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Seeking suggestions for running/trail shoes since it's hard to buy shoes online

Im looking for a new pair of shoes but for obvious reasons (Covid) I cant come in and try any on. Im looking for a solid pair of running/trail shoes. I have essentially flat feet, a little wide too. I have loved my Brooks Adrenaline but they wore out pretty quick, would like a pair that are slightly more rugged, but comfortable for my strange feet. Waterproof is a bonus but not necessary.

I ask because I recently bought Brooks Cascadia, but they feel too confining and maybe not the correct support




5 Replies

@tfurtado it sure can be hard to buy shoes online without the ability to try them on first. We'll tag a few of our running folks who can hopefully get you pointed in a good direction! @REI-PearlD @REI-ErinC

At REI, we believe time outside is fundamental to a life well lived.

Hi @tfurtado

Sorry you're having difficulty finding the right pair of running shoes! 

I find that the Brooks Cascadia is roomy for my wide forefoot, but snug in the midfoot where your arch is flat, so that could be the reason why you feel the fit isn't right. 

For road running shoes, we often talk about pronation, and how a shoe can be designed to support the natural gait of a runner who over-pronates. On the trail, the lateral motion you make when stepping over rocks and roots, plus the more frequent changes in stride length don't allow those over-pronation devices to do their job well, so trail running shoes aren't grouped by "neutral" or "support." It's important to think about stability instead, which can come from the level of cushioning, or the rigidity within the shoe itself.

Some trail running shoes come in waterproof versions which can help with wet weather, mud, snow, and warmth. But the waterproofing in these shoes only goes about an inch near the cuff of the shoe, so if it's really wet or muddy or snowy, your feet will get wet. And, just as waterproof shoes keep water out, they also hold onto moisture if it gets into the shoe. Therefore, many runners choose to wear non-waterproof shoes to let water drain. It's also well to note that most waterproof trail running shoes don't come in wide widths.  

To that end, here's a couple of suggestions:

Hoka Speedgoat 4: This high-cushion shoe comes in wide widths, features a Vibram Mega-Grip outsole for excellent traction, and provides a stable platform for running. It also comes in a Gore-Tex waterproof version in a normal width.

Salomon XA Pro 3D V8 GTX: These waterproof trail runners have excellent stability and feature Salomon's quick lace system which can help you dial in an accommodating fit without having the feel of loose laces on your shoe. Salomon uses a plastic shank, which they call the "3D Chassis" which helps diffuse the impact of rocks under your shoe, and control your footstep. It's the same stable chassis used in some of their hiking boots.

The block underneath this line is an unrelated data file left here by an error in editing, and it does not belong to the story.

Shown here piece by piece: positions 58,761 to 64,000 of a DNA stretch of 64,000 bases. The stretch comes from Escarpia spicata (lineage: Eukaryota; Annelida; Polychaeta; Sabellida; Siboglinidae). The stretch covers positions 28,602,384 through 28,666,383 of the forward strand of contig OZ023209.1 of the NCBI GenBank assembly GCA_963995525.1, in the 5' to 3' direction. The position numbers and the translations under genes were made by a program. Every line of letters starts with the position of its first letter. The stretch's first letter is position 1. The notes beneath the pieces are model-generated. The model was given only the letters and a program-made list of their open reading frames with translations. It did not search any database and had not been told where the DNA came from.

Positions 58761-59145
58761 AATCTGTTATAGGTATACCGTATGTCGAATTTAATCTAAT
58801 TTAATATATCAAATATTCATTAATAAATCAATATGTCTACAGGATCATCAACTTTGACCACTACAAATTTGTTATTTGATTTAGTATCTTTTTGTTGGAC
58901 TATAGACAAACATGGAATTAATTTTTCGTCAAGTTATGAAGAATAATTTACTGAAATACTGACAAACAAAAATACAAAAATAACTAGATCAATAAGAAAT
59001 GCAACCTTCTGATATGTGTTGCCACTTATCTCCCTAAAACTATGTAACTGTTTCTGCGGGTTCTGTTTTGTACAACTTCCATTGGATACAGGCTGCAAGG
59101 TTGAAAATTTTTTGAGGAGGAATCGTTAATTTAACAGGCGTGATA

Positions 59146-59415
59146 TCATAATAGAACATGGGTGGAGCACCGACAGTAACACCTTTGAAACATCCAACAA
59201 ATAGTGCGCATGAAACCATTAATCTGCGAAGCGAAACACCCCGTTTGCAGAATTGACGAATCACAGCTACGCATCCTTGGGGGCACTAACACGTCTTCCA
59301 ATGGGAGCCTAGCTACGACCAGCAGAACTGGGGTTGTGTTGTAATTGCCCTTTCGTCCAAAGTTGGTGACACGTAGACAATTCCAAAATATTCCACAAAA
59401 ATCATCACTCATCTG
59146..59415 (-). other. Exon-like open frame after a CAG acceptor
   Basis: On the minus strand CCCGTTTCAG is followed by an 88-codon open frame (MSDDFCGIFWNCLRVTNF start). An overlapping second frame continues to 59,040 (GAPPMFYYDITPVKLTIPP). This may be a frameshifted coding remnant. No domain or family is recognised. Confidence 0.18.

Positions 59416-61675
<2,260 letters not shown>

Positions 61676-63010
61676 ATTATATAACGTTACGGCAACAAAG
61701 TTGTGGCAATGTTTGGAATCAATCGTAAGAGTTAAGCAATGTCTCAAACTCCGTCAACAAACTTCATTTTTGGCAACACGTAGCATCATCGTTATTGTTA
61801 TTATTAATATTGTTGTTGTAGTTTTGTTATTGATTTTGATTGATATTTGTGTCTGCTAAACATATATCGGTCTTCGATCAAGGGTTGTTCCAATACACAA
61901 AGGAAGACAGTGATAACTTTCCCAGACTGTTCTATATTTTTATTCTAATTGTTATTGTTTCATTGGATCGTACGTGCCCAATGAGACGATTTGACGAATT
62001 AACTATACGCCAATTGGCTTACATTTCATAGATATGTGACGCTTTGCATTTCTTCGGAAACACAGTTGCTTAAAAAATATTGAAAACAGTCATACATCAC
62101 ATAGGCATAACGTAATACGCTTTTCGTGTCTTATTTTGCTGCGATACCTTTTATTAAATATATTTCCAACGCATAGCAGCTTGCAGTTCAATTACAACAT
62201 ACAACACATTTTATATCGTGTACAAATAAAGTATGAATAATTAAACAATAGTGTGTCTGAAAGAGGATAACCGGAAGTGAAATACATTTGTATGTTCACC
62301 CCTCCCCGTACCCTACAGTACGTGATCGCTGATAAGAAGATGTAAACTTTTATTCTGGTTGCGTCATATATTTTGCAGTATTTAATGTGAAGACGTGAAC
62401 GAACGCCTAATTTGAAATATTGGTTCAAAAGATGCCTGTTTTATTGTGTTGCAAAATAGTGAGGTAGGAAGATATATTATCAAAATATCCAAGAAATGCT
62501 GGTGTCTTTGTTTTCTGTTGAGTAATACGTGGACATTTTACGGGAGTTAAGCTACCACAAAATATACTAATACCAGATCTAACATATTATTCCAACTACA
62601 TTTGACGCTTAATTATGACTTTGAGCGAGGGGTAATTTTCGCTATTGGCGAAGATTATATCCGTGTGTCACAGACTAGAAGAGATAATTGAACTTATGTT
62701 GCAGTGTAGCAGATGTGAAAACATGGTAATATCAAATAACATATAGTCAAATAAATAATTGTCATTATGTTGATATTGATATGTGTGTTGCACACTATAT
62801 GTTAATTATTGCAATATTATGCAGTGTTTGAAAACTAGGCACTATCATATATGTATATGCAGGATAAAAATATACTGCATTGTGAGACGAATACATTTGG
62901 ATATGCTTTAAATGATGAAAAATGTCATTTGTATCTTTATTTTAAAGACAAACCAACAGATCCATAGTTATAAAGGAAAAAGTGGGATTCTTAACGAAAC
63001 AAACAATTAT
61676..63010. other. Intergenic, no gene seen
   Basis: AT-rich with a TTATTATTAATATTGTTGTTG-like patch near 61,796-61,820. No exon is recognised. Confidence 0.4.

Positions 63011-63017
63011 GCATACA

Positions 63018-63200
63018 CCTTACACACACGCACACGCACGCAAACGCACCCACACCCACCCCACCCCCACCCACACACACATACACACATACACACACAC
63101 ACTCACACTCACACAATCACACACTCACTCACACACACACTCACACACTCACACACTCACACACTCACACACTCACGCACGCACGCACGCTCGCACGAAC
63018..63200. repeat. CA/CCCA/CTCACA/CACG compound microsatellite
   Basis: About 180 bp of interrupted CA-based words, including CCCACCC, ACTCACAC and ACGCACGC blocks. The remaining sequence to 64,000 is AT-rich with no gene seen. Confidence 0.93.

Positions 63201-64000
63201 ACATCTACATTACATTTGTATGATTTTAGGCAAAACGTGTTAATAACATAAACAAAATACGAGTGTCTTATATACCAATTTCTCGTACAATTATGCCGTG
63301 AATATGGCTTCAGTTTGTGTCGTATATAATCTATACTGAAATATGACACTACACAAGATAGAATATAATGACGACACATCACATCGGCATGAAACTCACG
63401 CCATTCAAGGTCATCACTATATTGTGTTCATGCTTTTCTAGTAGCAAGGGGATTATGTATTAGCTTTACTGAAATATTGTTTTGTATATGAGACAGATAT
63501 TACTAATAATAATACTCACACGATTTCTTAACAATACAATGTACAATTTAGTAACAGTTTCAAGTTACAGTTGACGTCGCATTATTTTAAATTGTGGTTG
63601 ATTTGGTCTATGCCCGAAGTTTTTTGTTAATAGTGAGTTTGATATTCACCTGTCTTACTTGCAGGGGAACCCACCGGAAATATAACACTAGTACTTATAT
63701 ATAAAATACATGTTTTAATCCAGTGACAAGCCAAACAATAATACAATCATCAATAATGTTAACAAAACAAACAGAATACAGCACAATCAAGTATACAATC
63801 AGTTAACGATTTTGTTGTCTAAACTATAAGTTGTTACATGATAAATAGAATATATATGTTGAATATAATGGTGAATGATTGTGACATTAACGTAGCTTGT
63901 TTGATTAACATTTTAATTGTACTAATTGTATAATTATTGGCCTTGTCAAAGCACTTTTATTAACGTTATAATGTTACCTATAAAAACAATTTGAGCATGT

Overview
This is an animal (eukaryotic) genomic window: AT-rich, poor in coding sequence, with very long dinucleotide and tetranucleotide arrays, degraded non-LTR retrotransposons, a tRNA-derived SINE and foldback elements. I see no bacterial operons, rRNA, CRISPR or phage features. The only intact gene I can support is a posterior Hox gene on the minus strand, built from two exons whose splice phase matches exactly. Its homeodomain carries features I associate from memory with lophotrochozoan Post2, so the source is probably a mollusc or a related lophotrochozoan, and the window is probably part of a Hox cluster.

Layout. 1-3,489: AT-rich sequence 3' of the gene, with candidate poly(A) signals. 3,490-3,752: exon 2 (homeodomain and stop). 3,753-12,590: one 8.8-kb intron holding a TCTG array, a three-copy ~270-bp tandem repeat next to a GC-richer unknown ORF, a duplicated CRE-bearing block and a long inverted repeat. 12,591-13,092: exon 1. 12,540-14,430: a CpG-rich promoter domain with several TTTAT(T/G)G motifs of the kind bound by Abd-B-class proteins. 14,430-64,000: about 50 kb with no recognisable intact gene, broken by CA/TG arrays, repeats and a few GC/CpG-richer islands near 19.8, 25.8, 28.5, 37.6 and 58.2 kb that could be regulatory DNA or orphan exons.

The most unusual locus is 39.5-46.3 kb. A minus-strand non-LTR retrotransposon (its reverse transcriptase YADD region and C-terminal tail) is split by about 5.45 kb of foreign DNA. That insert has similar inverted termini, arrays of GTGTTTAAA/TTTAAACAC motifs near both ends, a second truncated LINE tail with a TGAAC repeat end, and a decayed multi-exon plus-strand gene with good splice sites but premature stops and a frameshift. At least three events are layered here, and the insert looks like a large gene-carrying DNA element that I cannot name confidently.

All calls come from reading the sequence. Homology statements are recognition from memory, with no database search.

Altra Lone Peak 4 RSM: Altra is known for its foot-shaped wide toebox, which might be suitable for your wider feet. The RSM in the name stands for Rain, Snow, Mud, indicating the shoe's eVent waterproofing, and has long been a choice for runners looking to run and hike quickly and securely over technical terrain.

I hope these ideas help! If you have more questions, you can let us know here. We also offer a personal virtual outfitting service should you wish to speak one-on-one with a footwear expert. 

Happy trails!

At REI, we believe time outside is fundamental to a life well lived.

@tfurtado You might also look at Topo Athletics. They have the wide toe box with a narrower heel and all levels of cushioning. Personally I like their MT-3s for trail and the ST-3 for road running.

DogMom beat me to it! I was a Brooks Adrenaline ASR fan for a long time (although later models had issues with rubber crumbling off the sole). I tried the Cascadia but it was too narrow in the toe box. Same with Salomon - plus their kevlar-lace didn't work for me. Tried Altra and Hoka. Altra was the better of the two for me, but neither really worked well and I didn't like the extra cushion of the Hokas. I like a firmer ride, like the ASR's provided. I recently moved to Topo's MT-3 and they work well. Wider toe box, narrower heel and just the right amount of cushioning. They do not have a rock plate, so you will feel some objects on the trail. They do look a little funky from the top - Altra-ish, but not a show-stopper. Also, I usually wear a 10.5D but I had to size up to an 11 as they run short. YMMV. Best of luck to you in your search! Happy Trails!

@tfurtado wanted to throw in this REI video on YouTube on how to find and buy run running shoes online!

At REI, we believe time outside is fundamental to a life well lived.